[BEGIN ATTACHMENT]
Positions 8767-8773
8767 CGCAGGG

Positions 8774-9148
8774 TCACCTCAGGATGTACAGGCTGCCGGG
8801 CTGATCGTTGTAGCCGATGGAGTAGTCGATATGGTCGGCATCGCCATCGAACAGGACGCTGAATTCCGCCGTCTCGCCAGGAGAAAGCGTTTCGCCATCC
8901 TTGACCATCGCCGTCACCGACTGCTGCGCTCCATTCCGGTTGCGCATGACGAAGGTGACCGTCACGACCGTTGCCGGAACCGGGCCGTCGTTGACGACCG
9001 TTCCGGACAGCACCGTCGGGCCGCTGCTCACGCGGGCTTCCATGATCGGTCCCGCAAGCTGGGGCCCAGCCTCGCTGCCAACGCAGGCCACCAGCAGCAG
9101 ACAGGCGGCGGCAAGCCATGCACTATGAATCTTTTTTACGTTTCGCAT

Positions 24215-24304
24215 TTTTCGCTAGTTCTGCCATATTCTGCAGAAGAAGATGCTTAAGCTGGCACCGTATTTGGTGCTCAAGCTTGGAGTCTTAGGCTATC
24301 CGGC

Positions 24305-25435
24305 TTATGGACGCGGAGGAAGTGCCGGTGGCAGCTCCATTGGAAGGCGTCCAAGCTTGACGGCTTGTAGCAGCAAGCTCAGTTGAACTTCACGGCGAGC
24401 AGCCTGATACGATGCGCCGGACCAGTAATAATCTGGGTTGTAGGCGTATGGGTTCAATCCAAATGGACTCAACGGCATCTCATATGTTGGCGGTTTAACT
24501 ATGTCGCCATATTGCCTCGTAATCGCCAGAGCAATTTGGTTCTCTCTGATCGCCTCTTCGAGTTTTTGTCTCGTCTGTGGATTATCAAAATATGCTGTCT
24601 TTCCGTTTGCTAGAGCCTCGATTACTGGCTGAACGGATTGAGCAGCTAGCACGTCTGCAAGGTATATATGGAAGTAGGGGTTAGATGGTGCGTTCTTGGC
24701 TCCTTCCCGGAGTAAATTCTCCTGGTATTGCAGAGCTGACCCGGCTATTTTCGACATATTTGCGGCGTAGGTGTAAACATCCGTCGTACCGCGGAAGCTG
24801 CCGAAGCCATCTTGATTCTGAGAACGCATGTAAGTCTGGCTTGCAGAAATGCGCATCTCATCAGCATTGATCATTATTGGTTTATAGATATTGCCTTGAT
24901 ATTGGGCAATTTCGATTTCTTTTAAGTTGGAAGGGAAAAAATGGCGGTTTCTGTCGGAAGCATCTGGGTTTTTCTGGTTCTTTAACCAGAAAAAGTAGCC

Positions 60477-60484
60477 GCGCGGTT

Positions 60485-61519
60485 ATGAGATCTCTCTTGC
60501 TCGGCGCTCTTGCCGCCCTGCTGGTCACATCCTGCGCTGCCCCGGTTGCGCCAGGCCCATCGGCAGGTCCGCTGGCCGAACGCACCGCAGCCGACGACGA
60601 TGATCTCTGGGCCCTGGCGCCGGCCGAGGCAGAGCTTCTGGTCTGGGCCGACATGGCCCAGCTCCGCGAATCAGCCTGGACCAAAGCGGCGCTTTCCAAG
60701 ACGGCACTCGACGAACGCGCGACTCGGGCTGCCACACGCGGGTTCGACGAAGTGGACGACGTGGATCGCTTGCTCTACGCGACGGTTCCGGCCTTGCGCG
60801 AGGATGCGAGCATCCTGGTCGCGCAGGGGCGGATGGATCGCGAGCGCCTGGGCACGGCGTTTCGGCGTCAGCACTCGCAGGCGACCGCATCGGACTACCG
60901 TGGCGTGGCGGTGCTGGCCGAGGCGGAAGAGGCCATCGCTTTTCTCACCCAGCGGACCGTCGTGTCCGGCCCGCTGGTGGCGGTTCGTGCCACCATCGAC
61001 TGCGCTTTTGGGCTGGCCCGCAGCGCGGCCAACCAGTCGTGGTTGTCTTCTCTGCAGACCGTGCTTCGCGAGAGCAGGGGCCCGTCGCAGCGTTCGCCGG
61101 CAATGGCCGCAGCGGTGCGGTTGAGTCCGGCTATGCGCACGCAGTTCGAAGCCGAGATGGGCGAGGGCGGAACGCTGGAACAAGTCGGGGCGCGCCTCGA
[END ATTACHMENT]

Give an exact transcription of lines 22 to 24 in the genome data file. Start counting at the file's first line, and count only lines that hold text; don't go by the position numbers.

Positions 60485-61519
60485 ATGAGATCTCTCTTGC
60501 TCGGCGCTCTTGCCGCCCTGCTGGTCACATCCTGCGCTGCCCCGGTTGCGCCAGGCCCATCGGCAGGTCCGCTGGCCGAACGCACCGCAGCCGACGACGA